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Dog Ownership Linked to 40% Reduced Risk of Dementia

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People are generally aware of the numerous mental health benefits that come with dog ownership. These benefits include stress reduction, as well as help with anxiety and depression. However, a new study has revealed an added advantage of owning dogs. 

According to Men’s Journal, a recent study conducted in Japan discovered that — for adults aged 65 and older — owning a dog could potentially decrease the risk of dementia. Dementia is a cognitive ailment impacting over 55 million individuals globally.

The study was conducted by researchers from the Tokyo Metropolitan Institute for Geriatrics and Gerontology. Researchers surveyed over 11,000 individuals aged 65 to 84. The survey included questions about pet ownership — specifically, if the participant had cats, dogs, or no pets. It also delved into their weekly exercise habits, encompassing activities such as walking, running, yoga, swimming, and cycling performed more than once a week. Four years later, researchers reevaluated the participants’ health status and monitored the onset of any dementia-related symptoms.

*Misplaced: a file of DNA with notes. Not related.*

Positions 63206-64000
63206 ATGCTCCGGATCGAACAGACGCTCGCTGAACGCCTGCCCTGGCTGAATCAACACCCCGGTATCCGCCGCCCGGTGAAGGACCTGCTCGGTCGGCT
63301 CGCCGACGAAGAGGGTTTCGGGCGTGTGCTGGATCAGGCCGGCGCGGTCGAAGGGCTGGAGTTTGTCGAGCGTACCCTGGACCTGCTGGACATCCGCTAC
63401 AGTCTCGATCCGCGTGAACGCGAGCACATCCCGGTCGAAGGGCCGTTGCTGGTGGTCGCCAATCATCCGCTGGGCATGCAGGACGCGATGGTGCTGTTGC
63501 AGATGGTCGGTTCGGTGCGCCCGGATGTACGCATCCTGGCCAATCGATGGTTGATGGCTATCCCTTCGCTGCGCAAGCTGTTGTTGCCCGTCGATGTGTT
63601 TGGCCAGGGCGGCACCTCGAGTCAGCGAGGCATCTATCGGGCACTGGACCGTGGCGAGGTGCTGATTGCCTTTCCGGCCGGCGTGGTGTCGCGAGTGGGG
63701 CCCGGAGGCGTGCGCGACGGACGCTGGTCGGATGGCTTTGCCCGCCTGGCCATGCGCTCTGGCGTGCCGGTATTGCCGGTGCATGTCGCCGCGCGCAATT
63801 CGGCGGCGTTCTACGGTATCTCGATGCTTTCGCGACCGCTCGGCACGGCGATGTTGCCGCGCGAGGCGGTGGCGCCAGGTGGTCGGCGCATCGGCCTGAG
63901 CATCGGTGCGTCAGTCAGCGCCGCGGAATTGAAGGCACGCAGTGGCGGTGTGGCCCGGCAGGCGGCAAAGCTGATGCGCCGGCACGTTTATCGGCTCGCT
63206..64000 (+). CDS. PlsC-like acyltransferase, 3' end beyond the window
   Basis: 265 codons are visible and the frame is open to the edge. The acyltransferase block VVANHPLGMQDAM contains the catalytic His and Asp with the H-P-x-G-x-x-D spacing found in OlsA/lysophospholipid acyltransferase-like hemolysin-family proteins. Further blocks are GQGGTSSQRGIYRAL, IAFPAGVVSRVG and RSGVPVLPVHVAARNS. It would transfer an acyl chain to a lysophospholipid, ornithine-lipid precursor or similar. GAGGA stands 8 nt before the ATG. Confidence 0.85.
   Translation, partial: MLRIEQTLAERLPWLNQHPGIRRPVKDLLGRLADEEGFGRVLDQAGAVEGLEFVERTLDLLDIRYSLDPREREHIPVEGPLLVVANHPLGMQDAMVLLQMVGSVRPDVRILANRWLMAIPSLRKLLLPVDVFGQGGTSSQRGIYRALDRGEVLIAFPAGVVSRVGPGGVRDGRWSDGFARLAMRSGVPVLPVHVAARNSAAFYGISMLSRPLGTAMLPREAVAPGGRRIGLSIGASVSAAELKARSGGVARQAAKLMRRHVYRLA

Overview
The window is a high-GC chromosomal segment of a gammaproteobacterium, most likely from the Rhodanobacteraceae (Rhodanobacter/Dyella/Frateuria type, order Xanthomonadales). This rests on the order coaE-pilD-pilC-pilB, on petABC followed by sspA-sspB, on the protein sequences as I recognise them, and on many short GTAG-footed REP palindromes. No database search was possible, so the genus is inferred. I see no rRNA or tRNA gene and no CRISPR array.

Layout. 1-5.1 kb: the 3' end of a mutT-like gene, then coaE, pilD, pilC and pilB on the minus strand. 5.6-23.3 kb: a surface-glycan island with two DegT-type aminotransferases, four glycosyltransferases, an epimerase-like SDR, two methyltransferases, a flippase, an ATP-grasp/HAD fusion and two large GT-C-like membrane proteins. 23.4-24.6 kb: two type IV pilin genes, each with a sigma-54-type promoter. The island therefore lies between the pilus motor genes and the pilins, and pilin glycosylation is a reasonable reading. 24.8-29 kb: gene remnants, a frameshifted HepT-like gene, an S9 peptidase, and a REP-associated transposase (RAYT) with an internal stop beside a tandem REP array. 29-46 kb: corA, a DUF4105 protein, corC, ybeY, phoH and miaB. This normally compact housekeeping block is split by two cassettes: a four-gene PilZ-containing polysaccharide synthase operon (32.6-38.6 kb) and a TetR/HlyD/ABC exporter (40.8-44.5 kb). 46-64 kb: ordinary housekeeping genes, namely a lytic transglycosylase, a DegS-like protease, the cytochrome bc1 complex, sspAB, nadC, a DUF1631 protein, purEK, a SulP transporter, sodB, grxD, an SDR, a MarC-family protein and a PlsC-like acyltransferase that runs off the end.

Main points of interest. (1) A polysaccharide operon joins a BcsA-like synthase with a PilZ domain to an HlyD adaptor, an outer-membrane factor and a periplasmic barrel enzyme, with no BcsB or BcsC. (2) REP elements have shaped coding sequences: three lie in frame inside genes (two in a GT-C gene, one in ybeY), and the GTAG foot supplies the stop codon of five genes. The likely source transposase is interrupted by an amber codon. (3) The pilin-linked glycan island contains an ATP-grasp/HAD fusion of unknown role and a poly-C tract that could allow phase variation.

Dogs offer lower dementia risk than cats

The researchers analyzed the possibility of developing the illness using an “odds ratio” breakdown. Dog owners had a calculated risk of 0.6, while cat owners stood at 0.98 risk. In comparison, individuals without dogs or cats had a risk of 1.0. 

Participants with pet dogs tended to leave their homes more regularly, fostering greater social interactions with others. Consequently, this higher social engagement is believed to have a “suppressive effect” on dementia. Moreover, dog owners, being generally more physically active, experience reduced accumulation of brain proteins associated with dementia. Exercise also enhances cerebral blood flow, stimulates cell growth, and supports cell survival, contributing to a decreased risk of cognitive decline. 

Specifically, the study’s authors note that “dog ownership had a suppressive effect on incident disabling dementia after adjusting for background factors during an approximately four-year follow-up period.” They emphasized their findings further, sharing, that “dog owners with an exercise habit and no social isolation had a significantly lower risk of disabling dementia.”

The study also concluded that caring for a dog could play a role in sustaining physical activity. In particular, it fosters regular exercise habits and encourages social engagement, even amid COVID-19 limitations on interactions.

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